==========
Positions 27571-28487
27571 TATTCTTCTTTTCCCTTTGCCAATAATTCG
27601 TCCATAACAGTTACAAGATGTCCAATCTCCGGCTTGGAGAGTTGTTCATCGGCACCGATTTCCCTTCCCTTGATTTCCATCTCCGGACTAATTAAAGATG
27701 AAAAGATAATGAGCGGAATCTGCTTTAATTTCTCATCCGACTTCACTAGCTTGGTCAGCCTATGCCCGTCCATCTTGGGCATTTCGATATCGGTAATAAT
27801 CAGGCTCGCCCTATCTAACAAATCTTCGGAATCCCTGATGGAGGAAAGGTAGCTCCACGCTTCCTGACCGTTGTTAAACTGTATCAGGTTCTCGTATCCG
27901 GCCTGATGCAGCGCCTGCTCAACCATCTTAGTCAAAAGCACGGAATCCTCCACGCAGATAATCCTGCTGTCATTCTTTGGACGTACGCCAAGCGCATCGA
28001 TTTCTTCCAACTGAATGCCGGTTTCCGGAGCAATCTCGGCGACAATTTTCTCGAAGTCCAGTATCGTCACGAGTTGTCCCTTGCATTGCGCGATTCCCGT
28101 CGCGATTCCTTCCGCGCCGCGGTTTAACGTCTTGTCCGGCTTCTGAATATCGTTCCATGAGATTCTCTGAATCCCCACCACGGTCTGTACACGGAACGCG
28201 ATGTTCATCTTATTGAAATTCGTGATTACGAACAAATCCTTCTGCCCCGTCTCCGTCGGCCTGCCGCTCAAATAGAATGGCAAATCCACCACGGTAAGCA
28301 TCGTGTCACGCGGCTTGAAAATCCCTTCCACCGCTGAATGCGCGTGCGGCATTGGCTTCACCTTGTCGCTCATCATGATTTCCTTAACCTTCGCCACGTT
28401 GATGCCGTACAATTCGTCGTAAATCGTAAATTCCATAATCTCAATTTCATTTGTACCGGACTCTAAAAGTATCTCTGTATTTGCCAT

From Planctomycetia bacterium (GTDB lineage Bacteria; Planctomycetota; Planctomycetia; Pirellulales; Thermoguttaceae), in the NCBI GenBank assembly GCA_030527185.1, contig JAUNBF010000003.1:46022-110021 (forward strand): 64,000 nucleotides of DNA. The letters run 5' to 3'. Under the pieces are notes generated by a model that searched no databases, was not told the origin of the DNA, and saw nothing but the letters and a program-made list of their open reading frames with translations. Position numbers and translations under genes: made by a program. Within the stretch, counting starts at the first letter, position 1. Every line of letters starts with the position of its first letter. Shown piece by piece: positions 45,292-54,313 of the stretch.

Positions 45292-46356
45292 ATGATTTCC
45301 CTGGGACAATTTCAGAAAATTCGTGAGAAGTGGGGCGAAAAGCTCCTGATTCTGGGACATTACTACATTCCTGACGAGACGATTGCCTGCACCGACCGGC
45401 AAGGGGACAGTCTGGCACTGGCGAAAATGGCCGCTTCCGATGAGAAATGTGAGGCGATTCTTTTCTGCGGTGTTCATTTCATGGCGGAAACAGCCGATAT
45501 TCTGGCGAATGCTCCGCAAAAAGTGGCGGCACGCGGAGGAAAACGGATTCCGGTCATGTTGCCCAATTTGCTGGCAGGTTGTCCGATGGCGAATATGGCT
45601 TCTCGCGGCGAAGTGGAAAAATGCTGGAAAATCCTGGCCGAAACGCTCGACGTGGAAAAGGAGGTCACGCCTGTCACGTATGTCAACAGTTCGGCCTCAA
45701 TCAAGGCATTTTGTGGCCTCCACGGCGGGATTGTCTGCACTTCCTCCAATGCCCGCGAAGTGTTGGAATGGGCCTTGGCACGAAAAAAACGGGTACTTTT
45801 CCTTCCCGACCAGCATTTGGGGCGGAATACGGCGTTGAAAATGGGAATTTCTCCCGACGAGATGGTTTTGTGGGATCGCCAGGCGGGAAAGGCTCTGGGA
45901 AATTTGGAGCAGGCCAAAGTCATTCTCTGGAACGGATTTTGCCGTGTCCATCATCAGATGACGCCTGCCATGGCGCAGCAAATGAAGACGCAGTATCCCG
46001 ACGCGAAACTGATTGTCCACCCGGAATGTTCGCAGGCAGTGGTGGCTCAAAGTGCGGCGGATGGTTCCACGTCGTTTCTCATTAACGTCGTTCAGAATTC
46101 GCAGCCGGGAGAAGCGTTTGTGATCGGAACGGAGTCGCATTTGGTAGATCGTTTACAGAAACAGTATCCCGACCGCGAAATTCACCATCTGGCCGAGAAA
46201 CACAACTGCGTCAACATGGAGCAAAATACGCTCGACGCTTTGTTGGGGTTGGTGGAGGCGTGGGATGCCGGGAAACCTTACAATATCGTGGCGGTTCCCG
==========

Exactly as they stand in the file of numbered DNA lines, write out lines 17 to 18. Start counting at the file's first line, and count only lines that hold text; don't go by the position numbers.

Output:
45501 TCTGGCGAATGCTCCGCAAAAAGTGGCGGCACGCGGAGGAAAACGGATTCCGGTCATGTTGCCCAATTTGCTGGCAGGTTGTCCGATGGCGAATATGGCT
45601 TCTCGCGGCGAAGTGGAAAAATGCTGGAAAATCCTGGCCGAAACGCTCGACGTGGAAAAGGAGGTCACGCCTGTCACGTATGTCAACAGTTCGGCCTCAA